In most cases, genes encoding the precursors of small peptide hormones exist as multiple paralogous copies in the genome (9). Individual precursor polypeptides share a family-specific conserved domain close to the C terminus, from which mature functional peptide hormones are generated through posttranslational modification followed by proteolytic processing. In the course of screening novel peptide hormone candidates in Arabidopsis according to these empirical rules (10), we identified two closely related paralogous genes, At2g16385 and At4g34600, each of which encodes an ~80–amino acid polypeptide characterized by a conserved domain at the C terminus (fig. S1A). Phylogenetic analyses indicate that possible orthologs of these polypeptides are widely distributed among land plants (fig. S1B). Nano–liquid chromatography and tandem mass spectrometry analyses of the peptides secreted from Arabidopsis plants overexpressing At2g16385 determined that the mature form is a 21–amino acid tyrosine-sulfated peptide derived from the conserved domain (Fig. 1, A and B, and fig. S1, C and D).

Fig. 1 Structures and receptors of the mature At2g16385 and At4g34600 peptides.

(A) Structure of mature At2g16385 peptide (later named CIF1). O denotes hydroxyproline. (B) Sequence alignment of the mature peptide domains of At2g16385 and At4g34600. The residues conserved in both peptides are shaded in black. Amino acid abbreviations: D, Asp; E, Glu; F, Phe; G, Gly; H, His; I, Ile; K, Lys; L, Leu; N, Asn; P, Pro; R, Arg; S, Ser; V, Val; Y, Tyr. (C) Exhaustive photoaffinity labeling using [125I]ASA-At2g16385 against membrane fractions derived from individual receptor kinase expression lines. (D) Competitive displacement of [125I]ASA-At2g16385 binding by 300-fold excess unlabeled peptide.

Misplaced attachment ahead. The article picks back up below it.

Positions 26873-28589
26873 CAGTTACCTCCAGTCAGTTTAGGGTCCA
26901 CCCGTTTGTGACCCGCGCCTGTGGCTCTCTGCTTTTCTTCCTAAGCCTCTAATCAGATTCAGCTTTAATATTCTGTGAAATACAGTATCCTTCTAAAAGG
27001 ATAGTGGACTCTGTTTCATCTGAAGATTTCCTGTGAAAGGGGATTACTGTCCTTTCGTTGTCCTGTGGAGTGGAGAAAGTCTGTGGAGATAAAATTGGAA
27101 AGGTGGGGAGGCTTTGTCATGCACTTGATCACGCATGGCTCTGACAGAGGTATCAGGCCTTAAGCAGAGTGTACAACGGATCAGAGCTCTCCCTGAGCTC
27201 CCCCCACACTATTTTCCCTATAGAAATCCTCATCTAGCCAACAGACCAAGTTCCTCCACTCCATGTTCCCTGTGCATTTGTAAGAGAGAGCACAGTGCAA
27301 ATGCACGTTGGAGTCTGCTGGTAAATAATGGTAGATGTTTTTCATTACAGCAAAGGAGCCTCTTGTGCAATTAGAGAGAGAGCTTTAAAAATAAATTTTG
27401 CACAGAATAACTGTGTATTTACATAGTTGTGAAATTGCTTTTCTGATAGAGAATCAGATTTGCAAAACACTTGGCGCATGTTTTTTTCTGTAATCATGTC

To identify receptors that directly interact with members of this peptide family, we chemically synthesized a cross-linkable derivative of At2g16385 in which photoactivatable 4-azidosalicylic acid (ASA) is incorporated into the 11th residue from the N terminus, a residue not conserved among paralogs (fig. S2A). After radioiodination, we performed an exhaustive binding assay by photoaffinity labeling against an Arabidopsis receptor kinase expression library (11) and found that two related LRR-RKs, GSO1/SGN3 and GSO2, in subfamily XI directly interact with the [125I]ASA-At2g16385 peptide (Fig. 1C and fig. S2B). This binding was competitively inhibited by excess unlabeled At4g34600 as well as At2g16385 but not by an unrelated peptide, RGF1 (12); such a result indicates that the At2g16385 and At4g34600 peptides act as specific ligands for GSO1/SGN3 and GSO2 receptor kinases (Fig. 1D).

β-Glucuronidase (GUS) reporter-aided histochemical analyses revealed At2g16385 promoter activity in the stele, especially at the phloem pole, of the mature region of the primary roots (Fig. 2A). No signal was detected in shoots. At4g34600 promoter activity was also confined to the root stele in the elongation and differentiation zones of both primary and lateral roots (Fig. 2B). GUS activity disappeared at the sites of lateral root initiation (Fig. 2B). In the root tip, the GUS signal became visible at and above approximately 10 cells after the onset of elongation (Fig. 2C).

Fig. 2 Promoter activities of the At2g16385 (CIF1) and At4g34600 (CIF2) genes.

(A) Promoter activity of the At2g16385 gene. From left to right: Whole view of a plant, a close view of the mature region of the primary roots, and root cross section. (B) Promoter activity of the At4g34600 gene. From left to right: Whole view, views at the sites of lateral root initiation and emergence, and root cross section. (C) Promoter activity of the At4g34600 gene in the root tip. Arrowhead marks the first elongating cortical cell. Scale bars, 1 mm [(A), left and center, and (B), left], 100 μm [(B), two central panels, and (C)], 20 μm [(A), right, and (B), right].